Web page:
Imaging for Coronary Artery Disease Diagnosis ExaminedLast Updated: January 29, 2010. Computed tomographic angiography and first-pass magnetic resonance myocardial perfusion imaging provide complementary capabilities; the first to detect or rule out coronary artery disease, and the second to detect any resulting myocardial ischemia, according to a study in the February issue of Radiology.
FRIDAY, Jan. 29 (HealthDay News) -- Computed tomographic (CT) angiography and first-pass magnetic resonance (MR) myocardial perfusion imaging provide complementary capabilities; the first to detect or rule out coronary artery disease (CAD), and the second to detect any resulting myocardial ischemia, according to a study in the February issue of Radiology.
Jan G.J. Groothuis, M.D., of the VU University Medical Center in Amsterdam, Netherlands, and colleagues performed both CT angiography and first-pass MR imaging in 145 patients with chest pain and low-to-intermediate probability of CAD. The images produced by the two modalities were assessed for their ability to diagnose CAD and myocardial ischemia.
The researchers found that CT coronary angiography identified obstructive CAD in 35.9 percent of patients and 17.9 percent of coronary arteries. MR myocardial perfusion imaging found myocardial ischemia in 22.8 percent of patients and 13.6 percent of vessels. Among patients in which coronary CT angiography failed to find CAD, or CAD was non-obstructive, MR myocardial perfusion imaging was normal in 90.5 and 83.3 percent of cases, respectively. The authors further note that MR myocardial perfusion imaging detected myocardial ischemia in 42.3 percent of patients in whom coronary CT angiography found obstructive CAD.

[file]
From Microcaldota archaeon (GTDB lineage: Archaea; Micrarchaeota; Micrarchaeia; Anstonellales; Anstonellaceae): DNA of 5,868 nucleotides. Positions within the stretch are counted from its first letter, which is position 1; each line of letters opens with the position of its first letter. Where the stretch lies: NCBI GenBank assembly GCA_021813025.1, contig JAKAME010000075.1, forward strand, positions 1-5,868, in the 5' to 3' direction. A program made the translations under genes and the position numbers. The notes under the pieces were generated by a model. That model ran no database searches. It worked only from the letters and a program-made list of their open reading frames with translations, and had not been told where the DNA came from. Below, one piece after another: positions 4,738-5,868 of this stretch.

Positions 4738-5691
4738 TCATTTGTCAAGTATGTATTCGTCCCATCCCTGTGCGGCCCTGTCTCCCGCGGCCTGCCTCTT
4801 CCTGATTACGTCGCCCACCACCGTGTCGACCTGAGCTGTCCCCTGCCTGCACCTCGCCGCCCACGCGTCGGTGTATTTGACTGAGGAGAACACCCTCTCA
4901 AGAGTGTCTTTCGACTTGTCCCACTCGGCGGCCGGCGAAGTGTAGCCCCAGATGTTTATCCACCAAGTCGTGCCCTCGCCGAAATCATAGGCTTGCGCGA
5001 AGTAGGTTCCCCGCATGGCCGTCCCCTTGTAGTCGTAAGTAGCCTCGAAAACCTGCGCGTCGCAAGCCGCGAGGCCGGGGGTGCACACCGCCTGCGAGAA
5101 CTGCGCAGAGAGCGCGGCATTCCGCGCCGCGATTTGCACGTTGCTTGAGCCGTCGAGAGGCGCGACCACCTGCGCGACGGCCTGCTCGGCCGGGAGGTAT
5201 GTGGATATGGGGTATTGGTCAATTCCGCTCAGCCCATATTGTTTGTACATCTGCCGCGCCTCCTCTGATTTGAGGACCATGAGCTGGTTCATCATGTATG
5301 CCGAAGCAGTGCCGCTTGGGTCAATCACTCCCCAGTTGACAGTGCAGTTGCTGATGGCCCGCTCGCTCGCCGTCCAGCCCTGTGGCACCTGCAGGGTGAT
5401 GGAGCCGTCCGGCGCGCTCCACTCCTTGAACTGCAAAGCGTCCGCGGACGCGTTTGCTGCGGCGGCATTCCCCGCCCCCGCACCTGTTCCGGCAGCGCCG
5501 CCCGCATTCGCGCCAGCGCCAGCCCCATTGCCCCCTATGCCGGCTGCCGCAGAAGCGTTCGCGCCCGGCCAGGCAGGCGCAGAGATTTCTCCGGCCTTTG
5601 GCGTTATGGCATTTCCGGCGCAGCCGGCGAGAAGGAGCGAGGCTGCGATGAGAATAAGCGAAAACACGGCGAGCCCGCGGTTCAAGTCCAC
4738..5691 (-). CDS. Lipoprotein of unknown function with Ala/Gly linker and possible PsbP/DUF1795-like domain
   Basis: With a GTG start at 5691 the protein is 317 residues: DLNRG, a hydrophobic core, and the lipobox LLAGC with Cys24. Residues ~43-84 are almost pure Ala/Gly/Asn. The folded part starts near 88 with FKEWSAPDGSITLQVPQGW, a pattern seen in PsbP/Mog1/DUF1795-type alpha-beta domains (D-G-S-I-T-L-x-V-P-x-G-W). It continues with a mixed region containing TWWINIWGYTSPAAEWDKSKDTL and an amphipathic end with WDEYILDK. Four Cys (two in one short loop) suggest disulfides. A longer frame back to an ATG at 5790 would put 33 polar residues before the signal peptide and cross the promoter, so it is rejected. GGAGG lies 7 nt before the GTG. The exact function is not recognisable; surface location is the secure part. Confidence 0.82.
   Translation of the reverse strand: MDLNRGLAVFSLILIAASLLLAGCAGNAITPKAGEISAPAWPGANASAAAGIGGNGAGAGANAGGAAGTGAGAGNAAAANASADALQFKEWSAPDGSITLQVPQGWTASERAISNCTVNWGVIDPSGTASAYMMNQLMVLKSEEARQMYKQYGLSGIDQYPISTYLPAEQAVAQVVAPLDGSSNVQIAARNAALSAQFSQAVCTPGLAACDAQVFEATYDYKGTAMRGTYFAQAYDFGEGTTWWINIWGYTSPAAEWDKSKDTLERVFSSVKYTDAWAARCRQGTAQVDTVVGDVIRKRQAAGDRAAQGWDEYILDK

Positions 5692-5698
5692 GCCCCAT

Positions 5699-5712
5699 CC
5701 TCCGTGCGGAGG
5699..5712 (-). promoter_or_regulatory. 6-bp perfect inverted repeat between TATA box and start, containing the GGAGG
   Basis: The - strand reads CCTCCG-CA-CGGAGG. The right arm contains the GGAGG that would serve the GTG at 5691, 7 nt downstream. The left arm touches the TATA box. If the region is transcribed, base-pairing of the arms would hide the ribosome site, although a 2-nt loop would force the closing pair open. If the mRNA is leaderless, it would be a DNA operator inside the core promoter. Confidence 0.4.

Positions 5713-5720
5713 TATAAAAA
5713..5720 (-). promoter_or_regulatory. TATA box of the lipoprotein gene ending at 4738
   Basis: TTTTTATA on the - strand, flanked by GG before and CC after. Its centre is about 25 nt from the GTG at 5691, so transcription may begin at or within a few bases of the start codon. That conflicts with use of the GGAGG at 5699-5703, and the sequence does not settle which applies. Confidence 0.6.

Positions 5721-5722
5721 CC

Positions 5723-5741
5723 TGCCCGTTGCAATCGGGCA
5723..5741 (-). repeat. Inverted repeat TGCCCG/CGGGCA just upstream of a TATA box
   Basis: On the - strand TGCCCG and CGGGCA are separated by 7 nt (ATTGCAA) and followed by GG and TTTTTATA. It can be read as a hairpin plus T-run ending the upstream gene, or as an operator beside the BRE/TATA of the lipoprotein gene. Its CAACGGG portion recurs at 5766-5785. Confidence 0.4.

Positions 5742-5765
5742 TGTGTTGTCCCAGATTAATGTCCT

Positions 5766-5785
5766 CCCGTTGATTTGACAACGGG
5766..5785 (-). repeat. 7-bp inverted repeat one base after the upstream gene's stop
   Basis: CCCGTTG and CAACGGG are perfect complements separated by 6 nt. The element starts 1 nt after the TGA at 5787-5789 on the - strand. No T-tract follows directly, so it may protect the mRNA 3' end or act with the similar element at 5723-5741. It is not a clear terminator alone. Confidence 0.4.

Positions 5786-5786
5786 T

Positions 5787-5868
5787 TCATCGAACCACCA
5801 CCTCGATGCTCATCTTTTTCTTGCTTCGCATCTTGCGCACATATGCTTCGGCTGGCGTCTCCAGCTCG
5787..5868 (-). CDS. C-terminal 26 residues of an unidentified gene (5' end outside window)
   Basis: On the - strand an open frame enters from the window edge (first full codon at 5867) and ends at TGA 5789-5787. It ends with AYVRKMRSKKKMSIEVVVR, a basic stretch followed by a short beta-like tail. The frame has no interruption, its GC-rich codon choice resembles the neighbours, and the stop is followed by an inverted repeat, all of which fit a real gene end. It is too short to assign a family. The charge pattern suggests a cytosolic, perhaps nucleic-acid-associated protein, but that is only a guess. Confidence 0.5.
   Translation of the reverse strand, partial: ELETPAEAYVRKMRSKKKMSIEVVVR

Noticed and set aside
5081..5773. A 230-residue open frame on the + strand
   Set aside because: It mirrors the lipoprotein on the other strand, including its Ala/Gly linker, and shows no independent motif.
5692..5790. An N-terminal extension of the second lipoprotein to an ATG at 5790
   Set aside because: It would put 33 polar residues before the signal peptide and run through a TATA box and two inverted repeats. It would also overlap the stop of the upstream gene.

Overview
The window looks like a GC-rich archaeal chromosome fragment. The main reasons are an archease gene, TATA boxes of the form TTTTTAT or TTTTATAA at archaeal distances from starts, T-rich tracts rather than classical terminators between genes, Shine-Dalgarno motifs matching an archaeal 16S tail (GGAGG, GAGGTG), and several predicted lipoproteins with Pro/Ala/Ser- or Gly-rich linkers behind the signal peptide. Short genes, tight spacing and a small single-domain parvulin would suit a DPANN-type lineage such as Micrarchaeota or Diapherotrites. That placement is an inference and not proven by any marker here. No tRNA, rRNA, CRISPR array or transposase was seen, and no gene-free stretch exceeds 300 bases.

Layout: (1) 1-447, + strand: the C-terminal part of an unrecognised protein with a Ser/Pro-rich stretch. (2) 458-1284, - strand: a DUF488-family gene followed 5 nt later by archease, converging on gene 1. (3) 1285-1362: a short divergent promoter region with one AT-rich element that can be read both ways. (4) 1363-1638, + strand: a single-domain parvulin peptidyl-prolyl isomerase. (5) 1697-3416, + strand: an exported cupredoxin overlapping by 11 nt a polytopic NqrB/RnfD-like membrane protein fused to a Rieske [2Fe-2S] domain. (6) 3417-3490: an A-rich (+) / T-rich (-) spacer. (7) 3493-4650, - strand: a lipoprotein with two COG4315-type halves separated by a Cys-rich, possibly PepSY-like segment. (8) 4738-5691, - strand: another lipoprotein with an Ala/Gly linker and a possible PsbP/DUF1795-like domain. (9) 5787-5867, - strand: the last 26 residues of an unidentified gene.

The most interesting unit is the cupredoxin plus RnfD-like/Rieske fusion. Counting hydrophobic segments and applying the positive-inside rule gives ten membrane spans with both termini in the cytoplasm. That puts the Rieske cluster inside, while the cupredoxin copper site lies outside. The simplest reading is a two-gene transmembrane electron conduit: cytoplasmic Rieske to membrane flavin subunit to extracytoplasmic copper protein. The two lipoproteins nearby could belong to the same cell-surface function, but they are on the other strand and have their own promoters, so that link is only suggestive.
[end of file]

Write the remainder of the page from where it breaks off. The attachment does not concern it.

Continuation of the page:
"MR myocardial perfusion imaging and coronary CT angiography have complementary roles in evaluation of patients who are suspected of having CAD. Coronary CT angiography can be used to reliably rule out CAD, but its capability to demonstrate hemodynamically significant CAD is limited. The combination of both techniques enables the clinician to evaluate morphology and functional relevance of CAD comprehensively and noninvasively," Groothuis and colleagues conclude.
One of the study authors reported receiving research support from Siemens.
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